November | December 2017

OJJDP Research Presented at American Society of Criminology Meeting

American Society of Criminology banner

Fourteen sessions highlighting OJJDP-funded research were featured at the American Society of Criminology’s (ASC’s) 73rd annual meeting on November 15–18, 2017. ASC is a leading forum for the dissemination of scientific and professional knowledge about crime and delinquency.

Members of OJJDP's research team—Deputy Associate Administrator Brecht Donoghue, Research Coordinator Jennifer Tyson, Social Science Analysts Barbara Tatem Kelley and Benjamin Adams, and Grants Management Specialist Keith Towery—provided an overview of the Office’s research grants and activities in a session titled “Research Funding, Data, and Dissemination Resources at the Office of Juvenile Justice and Delinquency Prevention.” They discussed the OJJDP grant application process and provided updates on anticipated research funding opportunities in fiscal year 2018 and tips on submitting grant proposals. Staff also discussed OJJDP’s efforts to collect, analyze, and disseminate national statistics and initiatives to develop models for how data can serve the information needs of state and local justice agencies.

The presentation “How Research Was Synthesized and Translated Into Guidelines for Juvenile Courts” described how OJJDP, in partnership with researchers from across the country, developed the Juvenile Drug Treatment Court Guidelines. The guidelines, released in late 2016, are based on the translation of syntheses of research about juvenile drug courts, youth and family programming, substance use treatment, and juvenile court processing into practical and actionable guidance for courts.


In the session “Where Are We Now? Current Progress and Future Work on Federal Repositories of Evidence-Based Justice Information,” staff from OJJDP, the National Institute of Justice, and the Development Services Group discussed recent changes to the Office of Justice Programs’ site and OJJDP’s Model Programs Guide. These online resources have inventoried hundreds of program evaluations, rating the strength of evidence for what works, what doesn’t, and what’s promising in criminal justice, juvenile justice, and crime victim services.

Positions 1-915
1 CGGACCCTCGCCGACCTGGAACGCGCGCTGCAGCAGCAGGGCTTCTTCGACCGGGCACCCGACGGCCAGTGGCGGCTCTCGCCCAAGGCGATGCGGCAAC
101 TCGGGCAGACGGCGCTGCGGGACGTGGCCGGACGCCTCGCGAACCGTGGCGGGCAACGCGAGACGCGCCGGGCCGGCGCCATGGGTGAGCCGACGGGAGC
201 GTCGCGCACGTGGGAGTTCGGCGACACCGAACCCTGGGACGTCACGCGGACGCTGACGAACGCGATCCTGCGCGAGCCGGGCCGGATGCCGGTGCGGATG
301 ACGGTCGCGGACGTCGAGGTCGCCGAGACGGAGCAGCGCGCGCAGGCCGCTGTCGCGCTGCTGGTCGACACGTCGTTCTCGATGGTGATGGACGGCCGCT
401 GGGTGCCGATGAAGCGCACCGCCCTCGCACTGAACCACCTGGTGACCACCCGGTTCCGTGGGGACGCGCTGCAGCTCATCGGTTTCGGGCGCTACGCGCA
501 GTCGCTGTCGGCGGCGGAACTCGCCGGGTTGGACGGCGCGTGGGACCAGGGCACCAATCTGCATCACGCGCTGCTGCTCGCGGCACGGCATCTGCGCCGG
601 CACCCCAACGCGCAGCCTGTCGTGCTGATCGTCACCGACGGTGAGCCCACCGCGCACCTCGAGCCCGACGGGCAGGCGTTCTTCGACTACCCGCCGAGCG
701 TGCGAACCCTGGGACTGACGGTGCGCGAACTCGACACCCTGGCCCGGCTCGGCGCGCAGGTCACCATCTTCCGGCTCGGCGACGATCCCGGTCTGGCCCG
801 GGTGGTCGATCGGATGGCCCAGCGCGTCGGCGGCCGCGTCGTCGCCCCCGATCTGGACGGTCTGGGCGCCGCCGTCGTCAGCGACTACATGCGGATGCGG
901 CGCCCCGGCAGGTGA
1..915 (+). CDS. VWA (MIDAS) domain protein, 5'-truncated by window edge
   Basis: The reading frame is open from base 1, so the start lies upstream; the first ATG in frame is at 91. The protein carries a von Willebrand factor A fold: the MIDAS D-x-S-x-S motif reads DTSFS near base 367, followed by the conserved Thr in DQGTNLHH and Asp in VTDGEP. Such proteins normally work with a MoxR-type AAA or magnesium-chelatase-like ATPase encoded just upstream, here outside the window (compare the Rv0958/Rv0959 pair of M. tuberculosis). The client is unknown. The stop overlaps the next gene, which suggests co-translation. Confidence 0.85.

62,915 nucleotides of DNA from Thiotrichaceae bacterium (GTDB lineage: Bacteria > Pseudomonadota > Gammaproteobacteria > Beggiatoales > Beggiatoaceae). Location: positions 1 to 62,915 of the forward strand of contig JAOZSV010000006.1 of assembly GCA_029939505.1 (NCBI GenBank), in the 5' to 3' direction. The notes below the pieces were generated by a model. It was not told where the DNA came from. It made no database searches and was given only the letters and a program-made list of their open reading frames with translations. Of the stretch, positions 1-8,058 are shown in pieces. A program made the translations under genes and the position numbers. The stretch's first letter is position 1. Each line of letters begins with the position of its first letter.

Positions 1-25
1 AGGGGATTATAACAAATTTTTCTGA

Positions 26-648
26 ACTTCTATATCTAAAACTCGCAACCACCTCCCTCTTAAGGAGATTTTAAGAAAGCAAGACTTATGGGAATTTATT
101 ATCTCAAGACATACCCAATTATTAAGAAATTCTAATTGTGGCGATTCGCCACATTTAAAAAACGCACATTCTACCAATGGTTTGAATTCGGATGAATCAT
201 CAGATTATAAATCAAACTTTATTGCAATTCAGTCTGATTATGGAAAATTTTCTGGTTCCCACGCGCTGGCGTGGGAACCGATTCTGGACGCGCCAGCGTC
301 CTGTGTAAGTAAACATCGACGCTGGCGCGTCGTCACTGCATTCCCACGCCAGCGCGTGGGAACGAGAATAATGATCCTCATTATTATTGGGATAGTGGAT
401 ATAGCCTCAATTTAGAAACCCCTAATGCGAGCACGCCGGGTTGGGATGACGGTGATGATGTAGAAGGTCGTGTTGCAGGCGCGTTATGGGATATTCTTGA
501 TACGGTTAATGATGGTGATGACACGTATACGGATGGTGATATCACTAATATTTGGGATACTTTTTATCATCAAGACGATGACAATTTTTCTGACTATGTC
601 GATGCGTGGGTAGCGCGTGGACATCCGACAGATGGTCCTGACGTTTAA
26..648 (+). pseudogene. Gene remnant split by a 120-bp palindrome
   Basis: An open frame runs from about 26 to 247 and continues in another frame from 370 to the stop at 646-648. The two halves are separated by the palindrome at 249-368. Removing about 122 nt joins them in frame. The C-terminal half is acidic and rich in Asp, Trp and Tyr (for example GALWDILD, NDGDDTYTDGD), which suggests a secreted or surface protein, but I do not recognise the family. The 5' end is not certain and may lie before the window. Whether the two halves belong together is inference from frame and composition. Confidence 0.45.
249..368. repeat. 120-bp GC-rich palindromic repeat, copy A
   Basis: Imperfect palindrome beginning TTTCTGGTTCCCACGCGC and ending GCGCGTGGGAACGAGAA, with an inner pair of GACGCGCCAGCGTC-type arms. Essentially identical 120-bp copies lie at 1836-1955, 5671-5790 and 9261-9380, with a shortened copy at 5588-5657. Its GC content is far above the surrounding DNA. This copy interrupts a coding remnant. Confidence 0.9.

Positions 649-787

OJJDP staff joined representatives from the National Center for Juvenile Justice for the panel “Latest Findings From OJJDP’s Data Analysis Program.” OJJDP sponsors the National Juvenile Justice Data Analysis Program, which serves as the Office’s statistical analysis center for responding to the research needs of the juvenile justice community. The panel presented recent research from the project in the following areas: Hispanic youth in juvenile court, girls in the juvenile justice system, and youth in residential placement.


The session “Examination of Developmental Life Course: Implications of Longitudinal Research for Juvenile Justice Policy and Practice,” included an overview of several OJJDP-supported longitudinal research initiatives on at-risk and delinquent youth. These include the Northwestern Juvenile Project, the Pathways to Desistance study, and the Pittsburgh Girls Study. In addition to presentation of findings on delinquency and life course outcomes, the panelists highlighted key policy and practice implications for the juvenile justice field.

Other sessions featuring OJJDP-supported research addressed the school-to-prison pipeline, restorative justice, juvenile diversion programs for girls, and protecting victims of commercial sexual exploitation, among other topics.



For more information about this year’s ASC meeting and to access program information, visit the ASC website.


For timely and reliable statistics on a variety of juvenile justice topics, visit OJJDP’s Statistical Briefing Book and access 300 evidence-based prevention, intervention, and reentry programs by visiting OJJDP’s Model Programs Guide.